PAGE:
OK, the Brit Butt 2017 is over and finally find some time to write some lines. This is what I had prepared before the rally:
Well, here I am. Sitting in the hotel room, trying to work out the challenge that the rally master of the 2017 Brit Butt Rally has thrown at us.
I arrived yesterday here in Leicester and have passed all the tasks today (registration, odometer check route, technical inspection, rider meeting). It was an unusual hot day here, but unfortunately the weather will bring some thunderstorms to the British Isles tomorrow; Sunday should be fine again.
I have finally enrolled for the rally with the aim to use it as a shakedown or dress rehearsal for the big Iron Butt Rally I will ride in June/July in North America. The bike was prepped considerably and this will be the last test before it will be shipped over the big pond. As I have won the two previous Brit Butt Rallies, I am in a very relaxed mood. I have no pressure at all and apart from testing the bike, I want to have fun during the rally.
I had already had an idea before the rider meeting what the rally could bring, but it was even worse than expected: there was no rally book, just a list of towns that could be visited, all of them starting with the letter “Y” or “Z”. There were no predefined locations, you had to find the name of the town on a sign or board to prove you were there. Every town had a value that was doubled if you visited another Y town in the same county, i.e. 1 – 2 – 4 – 8 – 16 – 32 – 64. Every county visited acted as a multiplier for the obtained points.
So this was a complex equation, although there was a simple solution to it: Get some high point counties and visit their 6 or 7 locations and visit many single-location counties to increase the multiplier coefficient. A very mathematical rally, but not my cup of tea. I had decided to enter the rally to test everything. The route planning templates were useless in this case. This was not the rehearsal I was prepared for. I was considering to cancel my participation, but decided that I still could test the bike. I always loved the BBR for the big points, great rides, scenic places, spectacular locations. Searching for signs or other written names of the place in little villages, maybe at night, was not what I expected from this rally. Well, in the end I had designed a route and planned to ride it until Saturday evening and would then decide if I continued the rally.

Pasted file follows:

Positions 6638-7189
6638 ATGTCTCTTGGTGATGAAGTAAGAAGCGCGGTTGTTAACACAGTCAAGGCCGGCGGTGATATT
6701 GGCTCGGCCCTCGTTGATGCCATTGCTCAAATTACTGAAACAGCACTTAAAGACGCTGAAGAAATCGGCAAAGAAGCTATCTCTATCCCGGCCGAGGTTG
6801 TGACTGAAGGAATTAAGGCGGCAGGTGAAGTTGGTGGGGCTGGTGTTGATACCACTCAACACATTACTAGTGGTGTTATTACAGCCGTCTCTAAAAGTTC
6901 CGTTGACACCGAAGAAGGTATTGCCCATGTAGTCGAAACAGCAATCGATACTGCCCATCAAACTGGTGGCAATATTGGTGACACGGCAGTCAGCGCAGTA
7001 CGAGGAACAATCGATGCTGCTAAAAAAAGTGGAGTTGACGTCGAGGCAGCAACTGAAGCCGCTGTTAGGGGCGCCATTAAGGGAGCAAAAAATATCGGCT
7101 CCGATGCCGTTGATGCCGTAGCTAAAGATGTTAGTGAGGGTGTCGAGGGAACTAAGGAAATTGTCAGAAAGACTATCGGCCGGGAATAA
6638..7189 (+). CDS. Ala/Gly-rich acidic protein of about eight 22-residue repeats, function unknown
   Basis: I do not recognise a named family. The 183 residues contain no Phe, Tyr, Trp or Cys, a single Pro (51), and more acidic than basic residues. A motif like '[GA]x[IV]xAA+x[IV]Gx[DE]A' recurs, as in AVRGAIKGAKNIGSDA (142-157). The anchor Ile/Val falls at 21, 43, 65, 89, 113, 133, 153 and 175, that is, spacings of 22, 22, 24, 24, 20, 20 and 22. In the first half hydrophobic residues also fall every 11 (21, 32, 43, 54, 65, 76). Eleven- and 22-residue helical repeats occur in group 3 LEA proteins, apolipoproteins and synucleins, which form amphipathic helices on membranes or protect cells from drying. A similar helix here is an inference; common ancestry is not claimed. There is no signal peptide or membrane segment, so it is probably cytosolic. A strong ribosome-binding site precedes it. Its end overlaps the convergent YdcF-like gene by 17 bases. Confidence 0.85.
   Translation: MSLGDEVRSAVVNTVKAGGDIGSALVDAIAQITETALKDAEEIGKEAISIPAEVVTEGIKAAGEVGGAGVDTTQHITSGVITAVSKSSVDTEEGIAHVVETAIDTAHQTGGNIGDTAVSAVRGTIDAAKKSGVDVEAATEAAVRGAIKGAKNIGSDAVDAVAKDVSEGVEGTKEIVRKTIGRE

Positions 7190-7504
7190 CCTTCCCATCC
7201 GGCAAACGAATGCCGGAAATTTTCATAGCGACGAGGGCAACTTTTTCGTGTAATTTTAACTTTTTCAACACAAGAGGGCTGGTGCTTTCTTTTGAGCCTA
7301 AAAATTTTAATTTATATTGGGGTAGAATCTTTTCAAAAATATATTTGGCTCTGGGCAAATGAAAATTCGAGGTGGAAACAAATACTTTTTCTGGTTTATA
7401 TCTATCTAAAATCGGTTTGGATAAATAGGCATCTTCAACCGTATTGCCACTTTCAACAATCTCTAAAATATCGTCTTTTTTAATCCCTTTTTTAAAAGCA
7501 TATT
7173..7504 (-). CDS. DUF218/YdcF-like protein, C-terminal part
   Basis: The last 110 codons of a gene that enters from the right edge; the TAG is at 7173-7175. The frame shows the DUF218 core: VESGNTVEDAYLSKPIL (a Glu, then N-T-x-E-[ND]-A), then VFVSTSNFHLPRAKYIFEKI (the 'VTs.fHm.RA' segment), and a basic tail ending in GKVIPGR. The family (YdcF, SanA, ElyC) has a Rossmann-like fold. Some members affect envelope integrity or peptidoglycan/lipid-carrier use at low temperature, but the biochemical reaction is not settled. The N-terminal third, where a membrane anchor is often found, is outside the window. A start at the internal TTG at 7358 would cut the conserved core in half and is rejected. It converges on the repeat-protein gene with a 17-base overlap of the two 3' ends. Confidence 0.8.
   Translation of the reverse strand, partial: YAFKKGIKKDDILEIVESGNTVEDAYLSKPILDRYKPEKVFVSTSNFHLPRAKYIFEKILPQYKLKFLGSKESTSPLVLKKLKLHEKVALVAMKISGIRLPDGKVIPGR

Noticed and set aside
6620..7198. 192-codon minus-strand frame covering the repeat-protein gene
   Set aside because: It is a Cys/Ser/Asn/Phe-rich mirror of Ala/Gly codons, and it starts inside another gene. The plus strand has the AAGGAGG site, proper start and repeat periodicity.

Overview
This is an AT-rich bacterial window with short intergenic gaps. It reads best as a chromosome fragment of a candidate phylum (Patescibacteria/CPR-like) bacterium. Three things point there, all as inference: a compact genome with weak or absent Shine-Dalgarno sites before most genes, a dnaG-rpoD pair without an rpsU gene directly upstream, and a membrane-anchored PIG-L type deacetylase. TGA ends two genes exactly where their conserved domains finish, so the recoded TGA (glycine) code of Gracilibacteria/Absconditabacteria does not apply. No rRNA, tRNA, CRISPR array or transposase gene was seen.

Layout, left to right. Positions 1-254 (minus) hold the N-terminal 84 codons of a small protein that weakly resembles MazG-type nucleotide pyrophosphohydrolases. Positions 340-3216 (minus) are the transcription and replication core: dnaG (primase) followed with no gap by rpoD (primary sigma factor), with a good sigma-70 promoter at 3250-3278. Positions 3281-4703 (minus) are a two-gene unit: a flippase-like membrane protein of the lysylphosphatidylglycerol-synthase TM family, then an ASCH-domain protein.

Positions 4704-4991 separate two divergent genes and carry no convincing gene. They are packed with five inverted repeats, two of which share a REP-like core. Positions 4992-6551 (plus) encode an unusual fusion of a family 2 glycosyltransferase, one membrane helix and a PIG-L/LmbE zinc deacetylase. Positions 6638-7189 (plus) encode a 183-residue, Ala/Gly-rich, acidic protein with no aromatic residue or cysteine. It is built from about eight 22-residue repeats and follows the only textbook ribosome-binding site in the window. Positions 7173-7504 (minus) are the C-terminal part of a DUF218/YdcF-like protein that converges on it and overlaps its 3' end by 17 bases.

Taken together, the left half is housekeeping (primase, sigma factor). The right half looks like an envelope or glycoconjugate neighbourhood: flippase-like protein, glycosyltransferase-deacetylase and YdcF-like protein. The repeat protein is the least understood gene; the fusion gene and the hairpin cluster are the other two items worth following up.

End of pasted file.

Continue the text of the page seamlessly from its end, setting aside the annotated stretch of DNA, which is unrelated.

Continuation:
We left at 6 a.m. as usual and I headed for Wales. In some villages, no signs were available, so I had to take a picture of a town sign, knowing that only a total of five town signs were allowed. In Wales it was cool and cloudy.
After three hours, I parked my bike in front of the Yarpole parish hall. I was sure that the bike was standing safely. Five seconds later the bike had crashed into a railing, smashing the windshield and right mirror. I need the help of two men to get it upright again. I quickly taped all the broken parts and continued the ride, much more chilly without the big windshield.
When I left Wales at 6 p.m., I was more than one hour and half behind my very ambitious route. I decided to skip one point for I had booked a hotel in Swindon and my plan said I would reach it 1 a.m. However, it was clear that I would be late. I visited all seven points in county Devon and bagged 127 points, visited one point in Cornwall. I had to ride for one hour against the setting sun, swearing about the single track farm roads with grass or dirt in the middle and the shadow on the road that made the riding extremely risky. Finally it was dark and I could switch on the floodlight I had installed: 14000 Lumen H4 LED Cyclops lights plus the 15000 Lumen Clearwater Sevinas. And night turned into day. This makes night riding rather quick. Until the mist slowed me down. A lot.
In Exeter it was clear that I wouldn’t get to the hotel before 3.a.m., so I asked in a Travelodge motel for a room. Fully booked. I checked the booking.com website: In Exeter, 100% booked. OK, let’s continue. I bagged many points near Yeovil, but the fog was very nasty. Finally, I arrived at the hotel at 4:30 and spent my 4 hour rest break there. After a refreshing 2 hour sleep, I had a quick breakfast and continued my ride. I knew that my initial plan to go to Yorkshire was impossible, but I wanted to continue it as far as possible.
I visited Oxfordshire, rode on the M25 and visited Northamptonshire, Bedfordshire and Cambridgeshire. I realised that I could not get more counties so I decided to sit down in a Costa Cafe in a shopping mall and did my paperwork, as it had to be presented at the finish before 5 p.m. The scoring was not perfect, despite my double checks I missed to claim one county and some more points. I had visited more than 60 locations. But 13250 points sounded not too bad, should be good enough for the podium. Unfortunately, John Young had to drop out due to an infection, but there were still enough rivals for the top. At the ceremony, I was called with the Horsefall brothers to the podium. They both had formed a team and had obtained about 8200 points….oooops, this meant….I had won the Brit Butt for the third time in a row! Unfortunately, I had no time to celebrate, as I had to hit the road for I had to work the next day.
At home I discovered that the rear wheel bearing made a screeching noise….luckily, I have discovered it. Just image if this would have happened during the Iron Butt Rally! Apart from that, I think I am well prepared for it! 🙂